Battling The Buffalo

Paddle for Polio sends one man down the Buffalo National River

By Nate Jordon   Photos Courtesy Of Chelsea Jordan And Nate Jordan

 Nate Jordon takes a triumphant break on a Buffalo River gravel bar during his attempt to float the entire river.

Nate Jordon takes a triumphant break on a Buffalo River gravel bar during his attempt to float the entire river.

 

By the fourth day on the Buffalo River I was getting buggy. I hadn’t seen but three other people on the river and hadn’t said a word to anyone, not even to myself. Then I paddled past two fellows, one in a canoe, the other in a kayak, not far from The Nars and Skull Bluff near St. Joe. One of them asked me what I thought was the most absurd question I’d ever heard.

KNOW WHAT TIME IT IS?

Time? I thought. I looked at my watch and saw the numbers. Then I realized I had forgotten how to maneuver words out of my mouth.

“It’s, uh…half to toop.” I heard the words and saw their furrowed brows and quickly corrected myself. “I mean, it’s almost noon.”

This started a conversation about what we were doing on the Buffalo. When I told them I was paddling the whole river by myself, they looked at me like I was nuts. Maybe I was. 

I was new to the sport and had never paddled the Buffalo past Woolum, which isn’t even halfway. I knew I’d be paddling blind from that point on, but I was confident—perhaps cavalier—in my abilities to handle the river and any obstacles it could throw at me. Besides, it was for a good cause. 

 Nate’s trip down the Buffalo took him past famous bluffs like Skull Bluff near St. Joe.

Nate’s trip down the Buffalo took him past famous bluffs like Skull Bluff near St. Joe.

"I wasn’t underwater long, but when my head popped up I was shocked at how far the river had taken me."
—Nate Jordan

 Although the float trip was tiring, the magnificent views and overall mission kept Nate going strong.

Although the float trip was tiring, the magnificent views and overall mission kept Nate going strong.

It all started at the February 2015 board meeting for the Rotary Club of Harrison. I had been reading in The Rotarian about several members who were doing awesome outdoor adventures for fundraisers. I told the board I was planning to paddle the entire Buffalo National River in April and said it would be a good fundraising opportunity. The board was enthusiastic—and Paddle for Polio was christened.

I knew I wanted to float the entire river on April 19, 2014, my first time on the Buffalo. It was also my first time piloting a canoe. Before I reached majestic Roark Bluff a couple miles from where I put in at Ponca I experienced something mystical. Or maybe I heard a banjo. 

 Sometimes, the best perspective on a limestone cave is captured on the rippling water.

Sometimes, the best perspective on a limestone cave is captured on the rippling water.

Little did I know a year later I’d be paddling through those turquoise waters in a used, beaten-up Buffalo canoe with a twenty-dollar paddle, minimal camping gear and enough granola bars and beef jerky to make a billy goat sick.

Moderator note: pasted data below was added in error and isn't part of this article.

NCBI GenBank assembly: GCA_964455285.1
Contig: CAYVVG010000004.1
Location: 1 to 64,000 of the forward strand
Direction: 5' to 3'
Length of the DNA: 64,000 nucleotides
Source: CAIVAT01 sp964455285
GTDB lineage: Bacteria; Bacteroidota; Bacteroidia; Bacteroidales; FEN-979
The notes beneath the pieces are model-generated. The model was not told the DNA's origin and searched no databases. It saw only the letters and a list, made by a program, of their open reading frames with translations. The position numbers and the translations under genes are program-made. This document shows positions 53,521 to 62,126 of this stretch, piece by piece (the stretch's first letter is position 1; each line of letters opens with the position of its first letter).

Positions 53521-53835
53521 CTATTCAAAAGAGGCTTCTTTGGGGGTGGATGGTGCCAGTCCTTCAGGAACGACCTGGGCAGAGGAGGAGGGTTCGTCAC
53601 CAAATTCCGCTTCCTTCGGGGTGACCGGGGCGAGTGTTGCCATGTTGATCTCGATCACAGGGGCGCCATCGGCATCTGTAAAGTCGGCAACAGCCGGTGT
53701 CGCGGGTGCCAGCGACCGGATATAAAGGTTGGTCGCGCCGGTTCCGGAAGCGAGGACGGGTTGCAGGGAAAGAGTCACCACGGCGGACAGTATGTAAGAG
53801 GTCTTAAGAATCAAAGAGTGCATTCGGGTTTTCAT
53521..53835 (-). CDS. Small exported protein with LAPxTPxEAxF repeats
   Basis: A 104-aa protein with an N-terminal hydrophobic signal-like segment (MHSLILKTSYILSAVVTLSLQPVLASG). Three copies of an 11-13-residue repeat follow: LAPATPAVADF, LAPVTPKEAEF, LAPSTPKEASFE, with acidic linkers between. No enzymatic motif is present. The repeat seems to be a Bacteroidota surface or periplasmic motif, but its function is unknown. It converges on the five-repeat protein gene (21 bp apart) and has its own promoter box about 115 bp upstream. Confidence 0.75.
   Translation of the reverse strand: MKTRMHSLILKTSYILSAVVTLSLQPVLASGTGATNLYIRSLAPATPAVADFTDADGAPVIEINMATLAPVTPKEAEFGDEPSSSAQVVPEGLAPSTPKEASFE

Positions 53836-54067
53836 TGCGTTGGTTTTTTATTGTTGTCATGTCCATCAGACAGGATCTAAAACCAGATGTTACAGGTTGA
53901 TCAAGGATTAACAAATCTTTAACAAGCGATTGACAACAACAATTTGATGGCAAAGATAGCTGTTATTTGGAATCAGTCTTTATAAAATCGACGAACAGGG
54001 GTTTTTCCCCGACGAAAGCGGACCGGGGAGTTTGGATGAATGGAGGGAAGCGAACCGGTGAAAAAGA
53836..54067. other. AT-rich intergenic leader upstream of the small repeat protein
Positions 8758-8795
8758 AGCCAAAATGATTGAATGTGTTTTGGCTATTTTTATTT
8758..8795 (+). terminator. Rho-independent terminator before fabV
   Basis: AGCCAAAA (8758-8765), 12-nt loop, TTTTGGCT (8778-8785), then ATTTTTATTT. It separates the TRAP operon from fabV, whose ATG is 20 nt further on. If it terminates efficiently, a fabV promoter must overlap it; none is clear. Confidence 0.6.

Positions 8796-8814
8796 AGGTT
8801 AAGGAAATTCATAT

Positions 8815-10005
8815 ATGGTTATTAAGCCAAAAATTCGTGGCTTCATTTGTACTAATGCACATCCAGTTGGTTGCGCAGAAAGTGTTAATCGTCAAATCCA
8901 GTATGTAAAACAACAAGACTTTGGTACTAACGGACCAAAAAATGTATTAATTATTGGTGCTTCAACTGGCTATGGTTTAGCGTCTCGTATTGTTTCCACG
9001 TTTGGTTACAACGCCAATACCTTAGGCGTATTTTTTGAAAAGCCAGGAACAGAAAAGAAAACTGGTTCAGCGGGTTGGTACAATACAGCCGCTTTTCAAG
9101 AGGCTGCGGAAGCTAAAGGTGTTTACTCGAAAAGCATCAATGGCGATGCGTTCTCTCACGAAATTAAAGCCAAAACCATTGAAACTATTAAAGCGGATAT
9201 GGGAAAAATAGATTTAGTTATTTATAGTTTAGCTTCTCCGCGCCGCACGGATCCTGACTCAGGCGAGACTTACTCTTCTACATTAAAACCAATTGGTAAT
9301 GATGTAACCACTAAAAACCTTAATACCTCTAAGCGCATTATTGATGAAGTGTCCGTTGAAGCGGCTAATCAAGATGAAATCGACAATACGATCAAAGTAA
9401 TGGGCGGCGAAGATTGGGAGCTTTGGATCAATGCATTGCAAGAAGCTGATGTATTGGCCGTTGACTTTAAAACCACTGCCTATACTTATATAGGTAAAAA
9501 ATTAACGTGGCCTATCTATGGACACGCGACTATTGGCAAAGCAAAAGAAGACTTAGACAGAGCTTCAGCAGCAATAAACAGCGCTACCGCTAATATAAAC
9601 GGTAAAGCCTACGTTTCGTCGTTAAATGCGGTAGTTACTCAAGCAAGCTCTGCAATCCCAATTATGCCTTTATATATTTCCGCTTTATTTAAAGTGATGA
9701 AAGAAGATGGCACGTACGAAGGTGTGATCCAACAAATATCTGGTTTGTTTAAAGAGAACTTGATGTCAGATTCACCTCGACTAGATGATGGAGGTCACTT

The craziness really started on day one, when I put in at Boxley Bridge. I had never done the Boxley Run before, and because this was the first day of my adventure, I convinced my girlfriend, Chelsea, to come with me. It was only her third time in a canoe, but I figured she wouldn’t have to do much other than maintain her balance and enjoy the scenery.

I’d been paddling for about an hour when we came around a bend and I heard what sounded like the destruction of Sodom and Gomorrah. The current was charging straight into a log jam. Rather than eddy out, I tried to shoot around. Before I could blink, we were slammed sideways into it. The canoe tipped and almost instantly submerged.

I wasn’t underwater long, but when my head popped up I was shocked at how far the river had taken me. I turned around and saw Chelsea hanging onto the side of the canoe with her legs pinned in the current.

Before I could reach her, she somehow pulled herself out. She sat on top of the log jam and, to my surprise, had both of our paddles in her hands. When I did get to her, she pointed out the bleeding gash on my left palm, the cuts on my left ear and the bloody scratch on my left leg from ankle to groin.

 Tall, majestic cliffs and lush green foliage are the hallmarks of the Buffalo National River.

Tall, majestic cliffs and lush green foliage are the hallmarks of the Buffalo National River.

We hiked out and made our way to Buffalo Outdoor Center in Ponca. I had recently started working there as a Boat Ape, and a discussion with president and general manager Austin Albers convinced me we could rescue the canoe. He and I hiked down to the wreck site, he winched out my canoe and we paddled on. 

That was the first two miles. The following 133 weren’t so bad if you don’t count the tornado warnings, thunderstorms, river flooding, gnats biting, fighting off a troop of pillaging raccoons the size of chimpanzees, 50 yards of haystack waves at Clabber Creek Shoals…and so on.

When I reached the confluence of the Buffalo and White rivers on day nine, I felt like Rocky Balboa. Did I conquer the river? No. I survived. But I raised thousands of dollars for Rotary International’s effort to eradicate polio around the world—and would you believe it, Chelsea and I are now engaged. And I’m going for round two in April. 

For more information about the Paddle for Polio, visit gofundme.com/HarrisonArRotary.